The HQP scholarship has enriched my experience in my academic journey in a number of ways! First of all, I was able to take part in a program through the Guelph Institute for Environmental Research (GIER) and a Food from Thought knowledge mobilization fund. Here I was able to work as part of an interdisciplinary team to create a unique art piece to disseminate my research. I had the opportunity of working with a ceramic artist and representatives from the Ausable Bayfield Conservation Authority to create a large clay wall piece to communicate watershed science concepts. This was such an interesting project and a great opportunity to connect with people outside my field, build relationships with the conservation authority, and communicate research concepts to new audiences in a creative way! Also, through this program, I have been able to connect with other scholars through our Innovation in Agriculture course. This is great as I get to meet other students in agri-food, but also be exposed to the other fields of research they work in. It’s been truly interesting stuff and I’m so happy to learn about all the great agri-food research happening at U of G! Through this program, I’ve also been able to enrich a lot of my soft skills, like teamwork, project management, communication, and building my academic profile.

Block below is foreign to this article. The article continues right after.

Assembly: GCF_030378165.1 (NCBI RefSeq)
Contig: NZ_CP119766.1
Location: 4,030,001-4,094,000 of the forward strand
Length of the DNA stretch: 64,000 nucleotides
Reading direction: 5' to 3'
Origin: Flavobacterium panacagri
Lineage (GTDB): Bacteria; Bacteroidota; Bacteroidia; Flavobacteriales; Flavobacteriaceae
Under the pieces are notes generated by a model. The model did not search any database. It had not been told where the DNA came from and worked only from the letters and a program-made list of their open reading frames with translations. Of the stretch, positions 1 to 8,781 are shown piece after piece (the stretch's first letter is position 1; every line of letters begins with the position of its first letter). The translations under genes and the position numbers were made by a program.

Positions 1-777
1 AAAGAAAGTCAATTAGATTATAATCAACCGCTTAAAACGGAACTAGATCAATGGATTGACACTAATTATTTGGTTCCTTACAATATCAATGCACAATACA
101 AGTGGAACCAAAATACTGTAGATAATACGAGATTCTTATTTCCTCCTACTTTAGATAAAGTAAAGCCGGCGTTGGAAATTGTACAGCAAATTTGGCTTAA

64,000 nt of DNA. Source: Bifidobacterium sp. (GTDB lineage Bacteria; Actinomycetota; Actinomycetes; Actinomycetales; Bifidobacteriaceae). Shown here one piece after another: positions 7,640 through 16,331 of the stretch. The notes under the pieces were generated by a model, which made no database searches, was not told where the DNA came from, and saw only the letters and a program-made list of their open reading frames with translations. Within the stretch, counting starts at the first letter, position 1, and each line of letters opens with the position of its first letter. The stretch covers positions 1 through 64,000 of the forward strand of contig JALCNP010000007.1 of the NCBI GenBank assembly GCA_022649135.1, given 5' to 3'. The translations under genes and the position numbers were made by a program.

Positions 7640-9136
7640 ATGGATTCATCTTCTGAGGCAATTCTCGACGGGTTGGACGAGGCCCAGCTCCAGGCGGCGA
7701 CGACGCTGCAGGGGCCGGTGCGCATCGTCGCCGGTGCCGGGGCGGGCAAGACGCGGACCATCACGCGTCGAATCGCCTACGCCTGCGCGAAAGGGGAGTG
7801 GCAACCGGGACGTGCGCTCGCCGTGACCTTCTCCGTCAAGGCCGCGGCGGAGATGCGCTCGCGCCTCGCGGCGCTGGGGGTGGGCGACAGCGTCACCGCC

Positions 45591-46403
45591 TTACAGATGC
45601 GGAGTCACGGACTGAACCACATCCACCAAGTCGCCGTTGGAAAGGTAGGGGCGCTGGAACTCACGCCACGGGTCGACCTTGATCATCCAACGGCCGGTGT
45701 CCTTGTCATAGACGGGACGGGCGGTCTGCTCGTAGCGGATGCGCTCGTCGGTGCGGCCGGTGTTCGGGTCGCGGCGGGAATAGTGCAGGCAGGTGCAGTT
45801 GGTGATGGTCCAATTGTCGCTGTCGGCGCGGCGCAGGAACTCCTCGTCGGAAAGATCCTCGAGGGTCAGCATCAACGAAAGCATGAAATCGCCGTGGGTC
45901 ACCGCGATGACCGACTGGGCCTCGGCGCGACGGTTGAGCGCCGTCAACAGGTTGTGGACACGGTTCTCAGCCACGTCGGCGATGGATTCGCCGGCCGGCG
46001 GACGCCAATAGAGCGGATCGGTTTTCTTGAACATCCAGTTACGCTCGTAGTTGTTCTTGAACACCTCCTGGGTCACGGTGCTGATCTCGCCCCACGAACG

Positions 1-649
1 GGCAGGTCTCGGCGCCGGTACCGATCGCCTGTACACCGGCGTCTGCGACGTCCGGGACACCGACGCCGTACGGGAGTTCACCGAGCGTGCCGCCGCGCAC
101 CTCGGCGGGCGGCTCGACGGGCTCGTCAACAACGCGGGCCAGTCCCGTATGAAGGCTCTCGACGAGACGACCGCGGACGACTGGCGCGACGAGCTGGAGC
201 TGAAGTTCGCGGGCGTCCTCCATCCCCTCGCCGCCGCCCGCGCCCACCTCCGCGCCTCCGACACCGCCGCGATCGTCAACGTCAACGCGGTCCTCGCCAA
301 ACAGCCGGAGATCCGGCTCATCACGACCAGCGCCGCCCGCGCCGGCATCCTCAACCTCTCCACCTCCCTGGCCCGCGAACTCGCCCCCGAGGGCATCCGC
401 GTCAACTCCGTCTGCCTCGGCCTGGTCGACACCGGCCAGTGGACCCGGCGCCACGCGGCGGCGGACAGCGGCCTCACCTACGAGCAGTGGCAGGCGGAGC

What are three of your favourite activities outside the lab?
Outside the lab, I love to hike, do yoga, and learn new cooking and baking recipes! Guelph is such a lovely community and every day I am happy to be part of it! I’m lucky a lot of my favourite hobbies are things I can complete from home, but I do miss sharing these experiences and spending time with friends in the community.
What is one important thing you have learned during the pandemic?
I think through this pandemic, I learned the definition of resilience. I mean, I always knew this word, but I don’t think I understood the weight of it until now. Every day I’m astounded by the resilience of the people around me. In the academic community, how students and researchers still persevere, self-direct, and do their best work. I’m also impressed by restaurants and small businesses, in their ability to constantly adapt and continue to serve the community. But truly I learned how resilient we all are, how we can get up every day and keep going. Even when we continue to lose opportunities to connect, experience and enjoy, we are making the most of this time and refusing to quit.